SALMON, Idaho (Reuters) - The body of a missing hiker has been recovered at Craters of the Moon National Monument and Preserve in central Idaho after a month-long search hampered by the recent U.S. government shutdown.
The remains of Jodean Elliott-Blakeslee, 63, were spotted on Tuesday evening during a helicopter search of the vast lava fields at the National Park Service site where she and her hiking partner, Amelia Linkert, were reported missing on September 24.
Searchers last month found Linkert dead from exposure. An Idaho coroner is determining how Elliott-Blakeslee perished, park officials said.
At its height, the search for the Boise-based physician drew helicopters, dog teams and as many 100 individuals from other U.S. parks, but those efforts were scaled back in part because of a congressional budget impasse that halted government operations on October 1. The government reopened last week after Congress passed a temporary spending measure that President Barack Obama signed into law.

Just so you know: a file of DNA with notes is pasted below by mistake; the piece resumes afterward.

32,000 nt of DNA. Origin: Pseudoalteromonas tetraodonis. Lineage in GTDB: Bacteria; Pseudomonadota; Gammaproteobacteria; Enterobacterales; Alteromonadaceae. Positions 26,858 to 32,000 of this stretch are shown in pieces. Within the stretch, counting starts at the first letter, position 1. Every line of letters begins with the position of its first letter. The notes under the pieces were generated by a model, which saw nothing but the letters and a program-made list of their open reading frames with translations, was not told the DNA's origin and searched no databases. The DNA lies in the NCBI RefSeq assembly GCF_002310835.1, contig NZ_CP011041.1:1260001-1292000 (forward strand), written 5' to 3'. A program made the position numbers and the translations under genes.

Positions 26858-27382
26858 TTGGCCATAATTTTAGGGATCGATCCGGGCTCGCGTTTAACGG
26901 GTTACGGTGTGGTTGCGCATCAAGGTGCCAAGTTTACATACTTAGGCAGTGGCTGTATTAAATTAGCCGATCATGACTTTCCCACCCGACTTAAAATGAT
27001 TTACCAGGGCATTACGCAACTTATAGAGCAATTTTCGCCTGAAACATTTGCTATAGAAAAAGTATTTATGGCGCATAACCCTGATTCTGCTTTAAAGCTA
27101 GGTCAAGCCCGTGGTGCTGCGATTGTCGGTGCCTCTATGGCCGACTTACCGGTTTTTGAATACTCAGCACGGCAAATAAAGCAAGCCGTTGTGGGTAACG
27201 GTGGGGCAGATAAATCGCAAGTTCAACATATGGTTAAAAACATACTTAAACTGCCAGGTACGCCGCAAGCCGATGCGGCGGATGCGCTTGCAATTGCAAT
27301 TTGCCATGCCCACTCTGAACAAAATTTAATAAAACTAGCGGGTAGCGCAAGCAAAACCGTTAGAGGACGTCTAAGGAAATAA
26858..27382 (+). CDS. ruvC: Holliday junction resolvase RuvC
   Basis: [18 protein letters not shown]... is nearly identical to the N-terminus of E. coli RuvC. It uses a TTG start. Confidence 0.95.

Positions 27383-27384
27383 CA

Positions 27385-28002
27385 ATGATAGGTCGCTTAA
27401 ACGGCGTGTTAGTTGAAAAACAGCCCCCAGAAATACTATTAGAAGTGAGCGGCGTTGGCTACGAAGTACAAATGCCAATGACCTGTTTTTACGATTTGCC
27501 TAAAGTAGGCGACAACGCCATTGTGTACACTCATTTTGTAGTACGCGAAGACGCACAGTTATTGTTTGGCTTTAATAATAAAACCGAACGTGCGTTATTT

Ted Stout and several other Craters of the Moon workers furloughed during the shutdown nevertheless continued to search for Elliott-Blakeslee across the Idaho park’s 750,000 acres of volcanic rifts, cinder cones and underground tunnels carved by ancient lava flows.
“We can’t let her down now. This needs to continue,” Stout, the park’s chief of interpretation and education, said the day after he and park officials were laid off.
Reporting by Laura Zuckerman; Editing by Steve Gorman and Lisa Shumaker